When the gatekeepers at Gartner nominate something as "strategic", you know it's finally hit the big time. And according to top analysts at Gartner's recent symposium, various forms of social are on the list of strategic technologies for enterprise CIOs. From the press release (click the link for the full list):
Social Communications and Collaboration. Social media can be divided into: (1) Social networking social profile management products, such as MySpace, Facebook, LinkedIn and Friendster as well as social networking analysis (SNA) technologies that employ algorithms to understand and utilize human relationships for the discovery of people and expertise. (2) Social collaboration technologies, such as wikis, blogs, instant messaging, collaborative office, and crowdsourcing. (3) Social publishing technologies that assist communities in pooling individual content into a usable and community accessible content repository such as YouTube and flickr. (4) Social feedback - gaining feedback and opinion from the community on specific items as witnessed on YouTube, flickr, Digg, Del.icio.us, and Amazon. Gartner predicts that by 2016, social technologies will be integrated with most business applications. Companies should bring together their social CRM, internal communications and collaboration, and public social site initiatives into a coordinated strategy.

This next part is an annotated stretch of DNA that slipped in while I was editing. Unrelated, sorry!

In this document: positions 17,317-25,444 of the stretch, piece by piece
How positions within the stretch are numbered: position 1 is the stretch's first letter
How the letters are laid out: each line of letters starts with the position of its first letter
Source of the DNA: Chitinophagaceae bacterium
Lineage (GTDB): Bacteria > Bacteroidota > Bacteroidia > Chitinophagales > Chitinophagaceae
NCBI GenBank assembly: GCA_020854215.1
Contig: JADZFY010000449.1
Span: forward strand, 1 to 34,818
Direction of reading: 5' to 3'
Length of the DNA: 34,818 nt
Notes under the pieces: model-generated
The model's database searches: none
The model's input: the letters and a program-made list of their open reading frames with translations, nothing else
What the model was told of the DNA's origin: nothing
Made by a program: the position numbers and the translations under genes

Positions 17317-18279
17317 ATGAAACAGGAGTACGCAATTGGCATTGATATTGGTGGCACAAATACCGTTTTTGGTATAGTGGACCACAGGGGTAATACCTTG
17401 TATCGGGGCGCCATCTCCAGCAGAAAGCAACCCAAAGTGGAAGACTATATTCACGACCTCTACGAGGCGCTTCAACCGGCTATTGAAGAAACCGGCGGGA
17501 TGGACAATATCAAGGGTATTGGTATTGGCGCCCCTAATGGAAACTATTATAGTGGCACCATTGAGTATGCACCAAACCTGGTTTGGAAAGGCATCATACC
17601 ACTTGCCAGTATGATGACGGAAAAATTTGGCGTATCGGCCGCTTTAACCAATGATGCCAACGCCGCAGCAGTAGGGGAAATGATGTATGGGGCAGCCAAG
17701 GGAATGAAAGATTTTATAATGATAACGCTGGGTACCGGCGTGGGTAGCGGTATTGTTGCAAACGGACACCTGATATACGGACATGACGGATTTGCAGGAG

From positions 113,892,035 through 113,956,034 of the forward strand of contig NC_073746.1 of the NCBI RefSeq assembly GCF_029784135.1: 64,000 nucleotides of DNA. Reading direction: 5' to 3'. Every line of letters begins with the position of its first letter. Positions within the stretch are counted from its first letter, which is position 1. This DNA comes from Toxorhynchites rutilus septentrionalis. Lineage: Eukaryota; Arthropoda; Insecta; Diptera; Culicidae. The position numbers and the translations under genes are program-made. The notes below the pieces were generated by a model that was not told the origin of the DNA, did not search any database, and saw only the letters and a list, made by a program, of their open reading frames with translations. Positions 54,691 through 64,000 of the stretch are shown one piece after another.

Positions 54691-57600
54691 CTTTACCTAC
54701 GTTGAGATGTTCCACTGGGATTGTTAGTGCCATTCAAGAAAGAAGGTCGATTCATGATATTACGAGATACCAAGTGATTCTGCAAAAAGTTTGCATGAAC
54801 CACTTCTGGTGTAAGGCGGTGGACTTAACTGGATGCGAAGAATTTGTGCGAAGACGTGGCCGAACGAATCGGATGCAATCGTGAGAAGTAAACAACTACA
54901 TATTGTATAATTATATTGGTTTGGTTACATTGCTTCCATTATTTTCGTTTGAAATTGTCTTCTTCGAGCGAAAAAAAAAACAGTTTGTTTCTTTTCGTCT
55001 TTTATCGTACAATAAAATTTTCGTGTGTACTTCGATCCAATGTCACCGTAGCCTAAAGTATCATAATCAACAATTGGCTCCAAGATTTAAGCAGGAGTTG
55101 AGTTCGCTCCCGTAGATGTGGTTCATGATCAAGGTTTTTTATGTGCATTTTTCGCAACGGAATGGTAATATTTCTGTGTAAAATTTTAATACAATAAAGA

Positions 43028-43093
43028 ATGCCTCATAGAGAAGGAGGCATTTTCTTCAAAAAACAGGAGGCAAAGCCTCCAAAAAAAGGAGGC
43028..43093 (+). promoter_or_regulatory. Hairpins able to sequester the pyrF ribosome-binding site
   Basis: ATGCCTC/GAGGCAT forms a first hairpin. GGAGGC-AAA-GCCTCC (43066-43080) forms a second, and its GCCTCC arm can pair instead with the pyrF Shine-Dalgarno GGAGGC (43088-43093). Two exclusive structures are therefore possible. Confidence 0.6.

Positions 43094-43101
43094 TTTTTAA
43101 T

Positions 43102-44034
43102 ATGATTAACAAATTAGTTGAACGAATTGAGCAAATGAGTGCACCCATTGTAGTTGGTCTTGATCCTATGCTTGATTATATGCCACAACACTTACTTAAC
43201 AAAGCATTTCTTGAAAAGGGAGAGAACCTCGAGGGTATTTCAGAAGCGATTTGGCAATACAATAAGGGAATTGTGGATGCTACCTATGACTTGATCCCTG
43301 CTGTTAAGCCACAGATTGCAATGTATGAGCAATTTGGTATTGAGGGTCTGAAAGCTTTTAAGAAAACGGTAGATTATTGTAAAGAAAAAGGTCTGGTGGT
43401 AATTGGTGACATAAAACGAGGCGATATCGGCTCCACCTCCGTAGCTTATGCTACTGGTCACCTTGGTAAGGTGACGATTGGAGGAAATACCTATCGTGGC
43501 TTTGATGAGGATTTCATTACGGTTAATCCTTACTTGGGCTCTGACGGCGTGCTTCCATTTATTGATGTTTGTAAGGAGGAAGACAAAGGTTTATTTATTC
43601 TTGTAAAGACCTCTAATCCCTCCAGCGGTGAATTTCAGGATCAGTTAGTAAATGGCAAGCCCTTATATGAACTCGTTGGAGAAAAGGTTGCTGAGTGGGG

In addition, Gartner highlights "social analytics" as another must-evaluate for CIOs:
Social Analytics. Social analytics describes the process of measuring, analyzing and nterpreting the results of interactions and associations among people, topics and ideas. These interactions may occur on social software applications used in the workplace, in internally or externally facing communities or on the social web. Social analytics is an umbrella term that includes a number of specialized analysis techniques such as social filtering, social-network analysis, sentiment analysis and social-media analytics. Social network analysis tools are useful for examining social structure and interdependencies as well as the work patterns of individuals, groups or organizations. Social network analysis involves collecting data from multiple sources, identifying relationships, and evaluating the impact, quality or effectiveness of a relationship.
Although I disagree with some of the definitions they use, I definitely agree with the conclusions, as they correspond to my own analysis (see past posts for details), especially the trend towards integrating social into other business applications -- once social goes from standalone to integrated, it's usefulness will be off the charts.
And now that the concepts have been blessed by the wizards at Gartner as "strategic investments", I'm sure that more CIOs will be wondering how to make "strategic social" work.